Why Lord Byron Still Matters
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Published in: May-June 2024 issue.


LORD BYRON died 200 years ago, in 1824, at the age of 36. He succumbed to a fever in Greece, where he was helping to fund the Greek war of independence from Turkey. Today he’s more famous as a poet and a lover than as a fighter. One estimate puts Byron’s renown as a poet second only to that of Shakespeare. As a lover, Byron broke many hearts, both male and female. In the months leading up to his death, Byron had his own heart broken by a young man who didn’t love him back. Through all this, Byron had a fighting spirit that still attracts our attention.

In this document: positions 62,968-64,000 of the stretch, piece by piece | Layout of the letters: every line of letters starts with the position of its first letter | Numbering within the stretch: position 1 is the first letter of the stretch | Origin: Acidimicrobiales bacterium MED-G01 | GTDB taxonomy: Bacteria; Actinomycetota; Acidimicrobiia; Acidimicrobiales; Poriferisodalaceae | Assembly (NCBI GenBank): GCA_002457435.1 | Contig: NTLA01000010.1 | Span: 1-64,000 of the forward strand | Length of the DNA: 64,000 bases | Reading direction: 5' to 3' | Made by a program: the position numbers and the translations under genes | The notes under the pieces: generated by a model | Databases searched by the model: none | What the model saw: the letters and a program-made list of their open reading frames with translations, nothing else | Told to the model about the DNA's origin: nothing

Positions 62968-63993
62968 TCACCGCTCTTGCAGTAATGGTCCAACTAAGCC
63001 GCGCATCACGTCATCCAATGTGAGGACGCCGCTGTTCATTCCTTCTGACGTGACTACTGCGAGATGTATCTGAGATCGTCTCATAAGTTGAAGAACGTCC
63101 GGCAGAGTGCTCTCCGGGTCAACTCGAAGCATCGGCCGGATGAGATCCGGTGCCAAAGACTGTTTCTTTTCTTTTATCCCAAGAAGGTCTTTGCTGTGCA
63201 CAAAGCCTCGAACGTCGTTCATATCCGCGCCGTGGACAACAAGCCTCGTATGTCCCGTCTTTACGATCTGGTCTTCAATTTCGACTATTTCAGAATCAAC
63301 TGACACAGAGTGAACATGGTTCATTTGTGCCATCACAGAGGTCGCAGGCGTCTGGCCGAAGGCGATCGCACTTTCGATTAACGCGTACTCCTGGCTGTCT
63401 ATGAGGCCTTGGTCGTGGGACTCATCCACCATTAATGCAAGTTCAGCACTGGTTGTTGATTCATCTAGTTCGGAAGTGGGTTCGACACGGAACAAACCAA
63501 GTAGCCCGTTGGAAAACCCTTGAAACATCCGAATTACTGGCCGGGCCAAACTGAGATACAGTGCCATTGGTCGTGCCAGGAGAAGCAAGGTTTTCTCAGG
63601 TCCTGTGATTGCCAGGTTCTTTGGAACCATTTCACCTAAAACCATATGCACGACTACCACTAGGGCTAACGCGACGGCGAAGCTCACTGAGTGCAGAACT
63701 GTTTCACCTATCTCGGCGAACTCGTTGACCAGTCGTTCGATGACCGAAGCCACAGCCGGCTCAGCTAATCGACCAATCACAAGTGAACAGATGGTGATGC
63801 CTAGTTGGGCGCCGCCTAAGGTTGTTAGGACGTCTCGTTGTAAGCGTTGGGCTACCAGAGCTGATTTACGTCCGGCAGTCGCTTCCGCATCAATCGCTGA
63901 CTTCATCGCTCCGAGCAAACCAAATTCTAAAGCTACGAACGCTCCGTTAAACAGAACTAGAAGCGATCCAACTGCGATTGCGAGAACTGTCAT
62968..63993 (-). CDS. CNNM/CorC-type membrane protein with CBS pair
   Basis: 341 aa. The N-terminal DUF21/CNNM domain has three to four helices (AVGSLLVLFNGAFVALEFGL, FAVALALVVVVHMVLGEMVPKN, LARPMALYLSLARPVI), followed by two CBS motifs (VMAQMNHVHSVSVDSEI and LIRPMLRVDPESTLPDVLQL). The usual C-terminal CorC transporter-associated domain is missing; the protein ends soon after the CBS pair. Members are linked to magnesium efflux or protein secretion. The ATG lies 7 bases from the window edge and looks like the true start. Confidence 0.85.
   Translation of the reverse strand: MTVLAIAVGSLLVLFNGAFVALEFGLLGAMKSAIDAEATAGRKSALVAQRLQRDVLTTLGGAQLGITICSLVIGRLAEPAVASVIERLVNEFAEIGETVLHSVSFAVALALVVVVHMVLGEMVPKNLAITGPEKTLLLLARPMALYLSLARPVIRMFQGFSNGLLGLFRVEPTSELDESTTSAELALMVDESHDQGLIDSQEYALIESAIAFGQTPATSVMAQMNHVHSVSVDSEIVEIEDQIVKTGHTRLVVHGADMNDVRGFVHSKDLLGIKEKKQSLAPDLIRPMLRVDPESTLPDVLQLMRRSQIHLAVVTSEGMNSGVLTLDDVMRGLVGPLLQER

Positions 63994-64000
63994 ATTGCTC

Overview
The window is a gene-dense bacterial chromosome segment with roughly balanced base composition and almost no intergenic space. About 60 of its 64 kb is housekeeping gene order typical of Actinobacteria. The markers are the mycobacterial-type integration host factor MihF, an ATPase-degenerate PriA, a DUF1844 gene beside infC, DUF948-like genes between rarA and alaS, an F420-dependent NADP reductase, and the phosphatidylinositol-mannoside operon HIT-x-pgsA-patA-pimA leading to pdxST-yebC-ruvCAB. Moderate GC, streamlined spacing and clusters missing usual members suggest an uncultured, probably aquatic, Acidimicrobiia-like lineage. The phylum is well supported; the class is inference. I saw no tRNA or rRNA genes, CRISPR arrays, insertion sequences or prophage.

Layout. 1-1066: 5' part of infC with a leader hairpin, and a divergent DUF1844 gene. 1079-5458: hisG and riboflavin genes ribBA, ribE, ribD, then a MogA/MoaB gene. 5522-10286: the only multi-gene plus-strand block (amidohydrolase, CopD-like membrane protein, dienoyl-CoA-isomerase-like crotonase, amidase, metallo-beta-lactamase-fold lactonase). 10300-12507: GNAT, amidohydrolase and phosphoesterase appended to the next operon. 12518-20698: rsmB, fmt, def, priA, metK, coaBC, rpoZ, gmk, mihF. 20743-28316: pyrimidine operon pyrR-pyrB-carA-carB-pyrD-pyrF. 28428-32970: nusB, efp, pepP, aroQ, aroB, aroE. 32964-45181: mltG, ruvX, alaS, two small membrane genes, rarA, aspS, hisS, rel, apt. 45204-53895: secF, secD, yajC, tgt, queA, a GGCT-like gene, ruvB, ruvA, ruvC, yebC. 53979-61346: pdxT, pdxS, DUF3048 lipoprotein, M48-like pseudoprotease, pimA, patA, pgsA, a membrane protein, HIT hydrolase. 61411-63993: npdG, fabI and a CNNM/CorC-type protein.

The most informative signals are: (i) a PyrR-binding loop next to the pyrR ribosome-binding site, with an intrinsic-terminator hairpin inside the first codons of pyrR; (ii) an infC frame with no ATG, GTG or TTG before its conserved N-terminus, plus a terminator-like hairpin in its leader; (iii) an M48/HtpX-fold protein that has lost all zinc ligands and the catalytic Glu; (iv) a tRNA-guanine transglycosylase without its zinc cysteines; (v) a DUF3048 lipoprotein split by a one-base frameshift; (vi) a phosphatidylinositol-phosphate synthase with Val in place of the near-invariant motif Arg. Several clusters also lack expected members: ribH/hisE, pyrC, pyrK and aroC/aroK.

Byron’s life has particularly inspired gay writers who came after him. Benjamin Disraeli, Oscar Wilde, Herman Melville, Henry James, and Tennessee Williams all included tributes to Byron in their work. Byron’s good looks and troubled life story have sometimes been as compelling as what he wrote. Many young men who’ve combined androgyny and an openly sexual appeal have built a following that can be traced back to a Byronic archetype. That would include James Dean, Mick Jagger, Rupert Everett, and Harry Styles.

            But how can Byron have anything to say to us now?

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William Kuhn, author of Swimming with Lord Byron, wrote a biography of Benjamin Disraeli called The Politics of Pleasure and a novel titled Mrs Queen Takes the Train.


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